Note: If you have heavy texture on walls, you could try this with paintable caulk instead.
Now you’re ready to go! Using a small roller and your secondary paint color (I chose Shiitake by Sherwin Williams, color matched by Behr), paint every other square. I marked these with a piece of tape ahead of time just in case my brain was lost in a podcast or some good music. Now squint – you can see your painted harlequin floors! When these dry, paint them one more time.
Now carefully peel the tape and cry because it looks so dang good!
Getting the tape off cleanly:
1) Pull the tape off as soon as you finish that second coat – or right after it’s no longer tacky, because if the paint cures, it’s much harder to remove cleanly.
2) It helps to peel the tape slowly back towards itself. Don’t hold it at 90° because that could cause your tape to pull the paint up. Keep your hand close to the ground while moving your hand back over the tape that hasn’t been peeled yet.
Note: It’s not the end of the world if there are little spots to fix. Expect this because life is messy. Get a tiny paintbrush, and after the floors are dry, you can do touchups with each color as needed.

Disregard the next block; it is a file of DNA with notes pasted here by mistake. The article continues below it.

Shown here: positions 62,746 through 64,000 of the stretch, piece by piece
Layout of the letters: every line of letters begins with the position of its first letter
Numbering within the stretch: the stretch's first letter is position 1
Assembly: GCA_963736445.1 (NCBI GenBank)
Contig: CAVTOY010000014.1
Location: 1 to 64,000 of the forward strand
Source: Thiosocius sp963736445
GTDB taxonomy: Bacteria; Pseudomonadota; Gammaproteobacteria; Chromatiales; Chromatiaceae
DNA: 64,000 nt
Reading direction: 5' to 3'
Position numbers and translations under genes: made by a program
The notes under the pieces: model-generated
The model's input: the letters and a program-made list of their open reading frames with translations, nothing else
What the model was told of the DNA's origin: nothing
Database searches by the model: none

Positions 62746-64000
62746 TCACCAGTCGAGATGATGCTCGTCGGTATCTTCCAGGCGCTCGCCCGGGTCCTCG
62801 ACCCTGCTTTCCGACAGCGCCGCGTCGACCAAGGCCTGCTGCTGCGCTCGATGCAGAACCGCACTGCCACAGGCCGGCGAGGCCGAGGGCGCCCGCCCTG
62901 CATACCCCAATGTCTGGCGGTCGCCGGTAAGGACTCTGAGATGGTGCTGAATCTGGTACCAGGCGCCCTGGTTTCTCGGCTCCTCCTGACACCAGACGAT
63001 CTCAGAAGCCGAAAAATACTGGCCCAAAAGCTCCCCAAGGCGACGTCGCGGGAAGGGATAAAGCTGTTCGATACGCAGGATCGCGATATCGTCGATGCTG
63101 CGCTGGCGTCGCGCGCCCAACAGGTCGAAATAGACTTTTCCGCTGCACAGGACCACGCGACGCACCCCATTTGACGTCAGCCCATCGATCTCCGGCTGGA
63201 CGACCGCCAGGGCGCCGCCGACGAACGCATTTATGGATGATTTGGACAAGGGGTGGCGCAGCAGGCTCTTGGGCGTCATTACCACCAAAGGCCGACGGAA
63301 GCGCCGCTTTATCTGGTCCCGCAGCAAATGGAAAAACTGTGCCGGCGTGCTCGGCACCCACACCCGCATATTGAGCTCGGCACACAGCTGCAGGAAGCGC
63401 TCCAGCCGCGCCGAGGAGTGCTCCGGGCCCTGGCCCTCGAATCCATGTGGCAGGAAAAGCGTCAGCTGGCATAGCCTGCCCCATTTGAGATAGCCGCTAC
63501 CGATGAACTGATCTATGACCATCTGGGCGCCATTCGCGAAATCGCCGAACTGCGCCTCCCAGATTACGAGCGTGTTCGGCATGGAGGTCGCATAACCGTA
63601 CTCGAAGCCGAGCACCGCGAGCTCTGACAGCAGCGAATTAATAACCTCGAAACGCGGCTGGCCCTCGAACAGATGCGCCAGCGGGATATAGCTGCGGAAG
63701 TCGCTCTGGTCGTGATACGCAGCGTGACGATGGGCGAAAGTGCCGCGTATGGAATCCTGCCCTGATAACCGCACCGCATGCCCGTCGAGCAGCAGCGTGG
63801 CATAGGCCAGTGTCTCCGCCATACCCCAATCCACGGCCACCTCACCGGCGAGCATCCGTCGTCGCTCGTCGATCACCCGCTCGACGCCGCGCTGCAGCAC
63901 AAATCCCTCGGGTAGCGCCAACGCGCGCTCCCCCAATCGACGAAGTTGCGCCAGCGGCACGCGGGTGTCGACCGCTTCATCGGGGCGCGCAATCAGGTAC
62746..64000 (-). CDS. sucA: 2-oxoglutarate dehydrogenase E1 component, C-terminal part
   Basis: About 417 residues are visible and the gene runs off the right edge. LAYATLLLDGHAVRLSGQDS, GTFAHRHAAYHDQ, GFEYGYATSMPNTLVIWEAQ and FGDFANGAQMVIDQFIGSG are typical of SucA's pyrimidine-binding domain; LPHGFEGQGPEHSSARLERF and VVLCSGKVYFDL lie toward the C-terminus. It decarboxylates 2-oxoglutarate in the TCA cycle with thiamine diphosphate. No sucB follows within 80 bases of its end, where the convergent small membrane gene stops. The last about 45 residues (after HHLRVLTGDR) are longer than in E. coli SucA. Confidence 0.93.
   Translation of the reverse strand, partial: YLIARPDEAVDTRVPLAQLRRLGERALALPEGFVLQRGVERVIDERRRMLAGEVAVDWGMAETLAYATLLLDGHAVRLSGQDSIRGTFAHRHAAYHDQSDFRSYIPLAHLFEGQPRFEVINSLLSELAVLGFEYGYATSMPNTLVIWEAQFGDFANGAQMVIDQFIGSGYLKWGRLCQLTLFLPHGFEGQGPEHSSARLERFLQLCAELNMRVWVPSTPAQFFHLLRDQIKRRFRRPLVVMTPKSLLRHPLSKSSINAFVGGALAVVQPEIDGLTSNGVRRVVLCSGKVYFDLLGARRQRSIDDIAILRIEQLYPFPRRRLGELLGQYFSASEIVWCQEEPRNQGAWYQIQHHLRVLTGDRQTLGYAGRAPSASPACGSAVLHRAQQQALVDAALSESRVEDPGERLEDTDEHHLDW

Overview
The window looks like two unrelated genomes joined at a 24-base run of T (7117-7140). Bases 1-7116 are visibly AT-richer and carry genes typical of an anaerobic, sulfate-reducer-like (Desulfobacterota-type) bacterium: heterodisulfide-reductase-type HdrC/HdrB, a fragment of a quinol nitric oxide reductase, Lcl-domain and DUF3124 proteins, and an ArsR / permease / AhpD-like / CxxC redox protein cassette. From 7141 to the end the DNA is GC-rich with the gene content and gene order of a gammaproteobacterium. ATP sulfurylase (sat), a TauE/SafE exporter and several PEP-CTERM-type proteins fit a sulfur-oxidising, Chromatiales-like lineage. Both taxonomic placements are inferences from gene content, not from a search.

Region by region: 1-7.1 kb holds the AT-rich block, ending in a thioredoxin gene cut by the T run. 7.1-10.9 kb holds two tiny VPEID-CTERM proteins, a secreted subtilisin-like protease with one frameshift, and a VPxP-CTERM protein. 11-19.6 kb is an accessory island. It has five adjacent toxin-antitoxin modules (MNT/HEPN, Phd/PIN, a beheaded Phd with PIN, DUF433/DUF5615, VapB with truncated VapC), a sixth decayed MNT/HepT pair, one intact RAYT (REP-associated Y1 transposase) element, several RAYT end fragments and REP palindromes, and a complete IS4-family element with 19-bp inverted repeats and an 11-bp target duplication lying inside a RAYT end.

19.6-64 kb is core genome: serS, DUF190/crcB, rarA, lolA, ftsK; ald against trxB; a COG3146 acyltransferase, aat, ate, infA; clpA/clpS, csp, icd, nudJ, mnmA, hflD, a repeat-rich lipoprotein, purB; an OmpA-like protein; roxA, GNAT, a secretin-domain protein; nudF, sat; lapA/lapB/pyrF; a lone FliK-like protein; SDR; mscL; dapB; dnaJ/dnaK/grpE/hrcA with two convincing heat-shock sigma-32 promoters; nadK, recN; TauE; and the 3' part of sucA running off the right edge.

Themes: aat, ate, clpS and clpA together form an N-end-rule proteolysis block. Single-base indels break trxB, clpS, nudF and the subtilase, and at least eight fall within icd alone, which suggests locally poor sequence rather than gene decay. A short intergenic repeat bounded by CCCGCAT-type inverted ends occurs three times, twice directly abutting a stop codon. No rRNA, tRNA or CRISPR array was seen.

You did it! Now before you have a celebration dance on the new painted harlequin floor, you want to protect it long-term. That means it’s time to break out the clear finish (don’t use polyurethane because that will yellow as it ages). You’ll cut in the edges with a brush, and roll the rest – just like you did while painting. I suggest doing three coats to protect it well, and sand lightly between coats if your sealer requires it so that the next coat grips well.
Read the instructions on the can for dry/cure time. You can walk on it after it’s dry, but it is very delicate until it’s fully cured. That means no rugs, no dance parties, and basically treating them with a little extra TLC.
Now you’re completely done! I’m so proud of you! DM or tag me in a before and after picture so I can see what you accomplished!
Preventing paint bleeding is crucial for achieving sharp, clean lines when painting a harlequin pattern on floors. Here are some key steps to ensure a bleed-free painting process:
Following these steps will greatly minimize the chances of paint bleeding and ensure that your harlequin pattern comes out with sharp, clean lines.